Acclaimed Chef Alexander Smalls Opens the World's First African Food Hall

Dubai's Alkebulan Dining Hall features 11 regional restaurants — and plans are underway to bring the concept to more cities around the globe.

Afro Street Food at Alkebulan African Food Hall
Photo: Courtesy of Afro Street Food

"As a kid, I was told if I loved what I did, I'd never have a job," acclaimed chef, James Beard Award-winning cookbook author, and entrepreneur Alexander Smalls told Food & Wine recently. "I've never had a job. I've been able to create work for myself by following my passion and understanding the mission of my passion. And this is how we got here, if you will."

The "here" he's referring to is the grand opening of Alkebulan, the first dining hall in the world that showcases and celebrates African food. It opened in Dubai last fall as part of the pandemic-delayed Expo Dubai 2020, and it's also the realization of a vision that Smalls has focused on for well over a decade. "I've had five restaurants, starting with The Cecil in Harlem, all of which have been about the food of the African diaspora," he explained. "About six or seven years ago, I set out to create a destination that would tell the story of African food on five continents [and tell] how through slavery, Africans changed the global culinary conversation."

Chef Alexander Smalls

In early 2020, Smalls started looking for a location in Harlem where he could open what he'd planned to call the Harlem Food Hall, but the COVID-19 pandemic quickly put an end to those preliminary conversations. "You know, as fate would have it, if doors close, windows open and skylights fall," he said with a laugh. "I got a call from my business partner who said that he'd been meeting with a hospitality company that had been engaged to do major projects throughout Europe and the Middle East, including doing food and beverage for the Expo."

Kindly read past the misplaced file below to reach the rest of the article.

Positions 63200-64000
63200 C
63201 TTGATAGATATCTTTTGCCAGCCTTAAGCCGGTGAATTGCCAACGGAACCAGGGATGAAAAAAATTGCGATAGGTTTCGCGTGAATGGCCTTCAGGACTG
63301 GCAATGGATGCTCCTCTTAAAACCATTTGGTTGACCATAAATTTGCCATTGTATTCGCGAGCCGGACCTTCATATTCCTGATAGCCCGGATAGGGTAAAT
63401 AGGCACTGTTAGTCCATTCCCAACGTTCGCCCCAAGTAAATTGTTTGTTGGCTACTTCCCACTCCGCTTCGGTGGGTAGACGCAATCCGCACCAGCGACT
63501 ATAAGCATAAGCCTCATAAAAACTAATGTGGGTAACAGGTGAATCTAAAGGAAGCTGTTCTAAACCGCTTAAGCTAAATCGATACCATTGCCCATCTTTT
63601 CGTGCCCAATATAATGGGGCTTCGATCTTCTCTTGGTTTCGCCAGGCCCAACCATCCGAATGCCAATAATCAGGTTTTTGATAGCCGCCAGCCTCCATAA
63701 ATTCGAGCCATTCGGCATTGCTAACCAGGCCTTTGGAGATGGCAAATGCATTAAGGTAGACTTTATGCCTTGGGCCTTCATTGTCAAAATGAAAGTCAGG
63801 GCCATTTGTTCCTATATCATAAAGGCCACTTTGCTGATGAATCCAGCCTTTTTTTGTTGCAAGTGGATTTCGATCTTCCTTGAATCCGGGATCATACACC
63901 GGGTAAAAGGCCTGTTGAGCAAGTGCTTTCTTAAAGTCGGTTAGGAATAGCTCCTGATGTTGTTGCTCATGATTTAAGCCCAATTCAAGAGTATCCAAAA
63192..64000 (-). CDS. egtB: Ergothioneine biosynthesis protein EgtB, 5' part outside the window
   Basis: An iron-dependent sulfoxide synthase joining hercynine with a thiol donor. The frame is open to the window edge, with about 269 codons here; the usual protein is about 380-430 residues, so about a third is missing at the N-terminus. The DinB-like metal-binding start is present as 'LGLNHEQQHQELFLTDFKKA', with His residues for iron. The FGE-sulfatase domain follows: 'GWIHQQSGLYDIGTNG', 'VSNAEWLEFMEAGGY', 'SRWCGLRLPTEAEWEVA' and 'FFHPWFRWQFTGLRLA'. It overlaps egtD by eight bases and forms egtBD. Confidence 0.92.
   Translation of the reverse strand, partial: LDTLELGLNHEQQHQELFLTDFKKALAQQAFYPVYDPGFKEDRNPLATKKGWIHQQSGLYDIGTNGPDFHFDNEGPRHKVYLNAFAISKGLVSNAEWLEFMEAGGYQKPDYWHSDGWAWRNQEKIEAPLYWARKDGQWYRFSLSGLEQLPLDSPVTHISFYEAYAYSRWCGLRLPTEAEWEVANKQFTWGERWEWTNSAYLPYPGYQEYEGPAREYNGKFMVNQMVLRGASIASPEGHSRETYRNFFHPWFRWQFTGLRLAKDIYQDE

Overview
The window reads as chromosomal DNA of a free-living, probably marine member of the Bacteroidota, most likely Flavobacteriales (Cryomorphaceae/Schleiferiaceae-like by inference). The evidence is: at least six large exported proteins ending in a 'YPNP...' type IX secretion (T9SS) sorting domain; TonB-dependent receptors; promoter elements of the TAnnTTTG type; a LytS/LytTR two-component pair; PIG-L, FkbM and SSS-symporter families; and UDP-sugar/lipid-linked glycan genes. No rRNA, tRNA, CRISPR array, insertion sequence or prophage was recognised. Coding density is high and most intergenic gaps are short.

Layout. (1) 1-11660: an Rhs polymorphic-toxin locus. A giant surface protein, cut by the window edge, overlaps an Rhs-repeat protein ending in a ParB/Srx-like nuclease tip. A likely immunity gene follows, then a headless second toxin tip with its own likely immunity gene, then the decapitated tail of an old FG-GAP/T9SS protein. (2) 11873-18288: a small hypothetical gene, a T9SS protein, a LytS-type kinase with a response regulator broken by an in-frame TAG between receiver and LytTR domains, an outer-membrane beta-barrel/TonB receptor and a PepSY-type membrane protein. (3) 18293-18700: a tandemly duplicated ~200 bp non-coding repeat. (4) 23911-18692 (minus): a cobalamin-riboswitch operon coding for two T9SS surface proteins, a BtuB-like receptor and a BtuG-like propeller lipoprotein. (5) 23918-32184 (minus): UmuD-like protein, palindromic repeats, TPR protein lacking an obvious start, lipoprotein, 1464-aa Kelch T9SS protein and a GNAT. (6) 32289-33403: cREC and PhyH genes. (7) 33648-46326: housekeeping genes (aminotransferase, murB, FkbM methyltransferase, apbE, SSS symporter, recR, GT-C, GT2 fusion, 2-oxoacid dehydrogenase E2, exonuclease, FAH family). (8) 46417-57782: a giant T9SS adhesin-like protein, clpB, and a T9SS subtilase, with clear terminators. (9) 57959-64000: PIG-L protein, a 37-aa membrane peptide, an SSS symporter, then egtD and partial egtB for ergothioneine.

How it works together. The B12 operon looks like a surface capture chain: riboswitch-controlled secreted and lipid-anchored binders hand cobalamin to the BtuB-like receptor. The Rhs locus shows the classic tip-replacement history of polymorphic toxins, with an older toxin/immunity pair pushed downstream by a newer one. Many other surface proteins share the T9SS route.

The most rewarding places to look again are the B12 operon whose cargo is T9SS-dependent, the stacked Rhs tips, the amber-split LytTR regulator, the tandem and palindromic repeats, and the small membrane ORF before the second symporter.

The outside of Alkebulan African Food Hall
Courtesy of Alkebulan

That company was interested in Smalls' idea for a fine-dining African food hall. Although Smalls said that he was "ready to jump on the next plane," it ultimately took a year of international collaboration and (of course) countless Zoom calls to refine the idea and bring Alkebulan to life. "It's something that I probably could still be curating, except we had to get the show going," he said. "I think we did a good job of highlighting regional food that people could not only identify with, but also understand from a geographic persuasion. It's about cultural education and it's about discovery."

Alkebulan features 11 African restaurant concepts that were all hand-picked by Smalls, and their offerings include South African barbecue, East African seafood, Kenyan goat dishes, and Senegalese baked goods. "I also incorporated African street foods and, under that umbrella, you have South African bunny chow, West African bread cakes, and all kinds of wonderful things from Nigeria and Morocco," he added.

The entire project has been a massive undertaking, but Smalls says he's just getting started: he's now focused on opening an Alkebulan in Harlem, followed by one in London, and then in at least eight other cities.

"My whole career has been about expanding the narrative and elevating the conversation around the contributions of the people of the African diaspora," he said. "Let me share with you that this is only the beginning. As a disciple of the beauty and brilliance of African food, I'm taking it all over the world."

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